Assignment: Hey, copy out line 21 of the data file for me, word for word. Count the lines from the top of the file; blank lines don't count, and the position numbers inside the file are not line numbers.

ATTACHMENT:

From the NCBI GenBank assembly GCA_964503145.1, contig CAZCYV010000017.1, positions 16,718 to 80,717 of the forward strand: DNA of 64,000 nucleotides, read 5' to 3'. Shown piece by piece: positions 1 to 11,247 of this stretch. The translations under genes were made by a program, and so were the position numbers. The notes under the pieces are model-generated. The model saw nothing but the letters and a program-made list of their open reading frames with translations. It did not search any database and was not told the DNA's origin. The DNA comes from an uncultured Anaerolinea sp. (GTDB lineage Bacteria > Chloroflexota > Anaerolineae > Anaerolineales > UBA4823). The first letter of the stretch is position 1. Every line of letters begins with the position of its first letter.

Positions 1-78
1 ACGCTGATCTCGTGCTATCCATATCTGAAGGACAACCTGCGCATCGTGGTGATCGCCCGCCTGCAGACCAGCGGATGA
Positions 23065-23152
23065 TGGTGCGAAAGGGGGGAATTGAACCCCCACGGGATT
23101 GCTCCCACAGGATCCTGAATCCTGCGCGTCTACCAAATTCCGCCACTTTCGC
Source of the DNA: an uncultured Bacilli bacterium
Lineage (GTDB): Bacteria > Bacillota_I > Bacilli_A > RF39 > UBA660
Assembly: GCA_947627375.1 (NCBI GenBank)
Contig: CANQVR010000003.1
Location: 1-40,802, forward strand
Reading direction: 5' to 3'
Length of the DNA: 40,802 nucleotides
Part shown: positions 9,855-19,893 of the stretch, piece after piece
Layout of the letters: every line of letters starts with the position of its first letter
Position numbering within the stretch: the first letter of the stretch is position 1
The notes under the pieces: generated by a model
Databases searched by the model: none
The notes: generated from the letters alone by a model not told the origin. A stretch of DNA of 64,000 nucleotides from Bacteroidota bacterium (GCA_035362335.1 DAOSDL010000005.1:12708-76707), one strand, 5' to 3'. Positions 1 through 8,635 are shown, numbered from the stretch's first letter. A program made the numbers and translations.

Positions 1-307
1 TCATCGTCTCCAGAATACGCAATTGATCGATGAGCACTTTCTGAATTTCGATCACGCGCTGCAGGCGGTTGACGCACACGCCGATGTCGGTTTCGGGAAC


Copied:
1 TCATCGTCTCCAGAATACGCAATTGATCGATGAGCACTTTCTGAATTTCGATCACGCGCTGCAGGCGGTTGACGCACACGCCGATGTCGGTTTCGGGAAC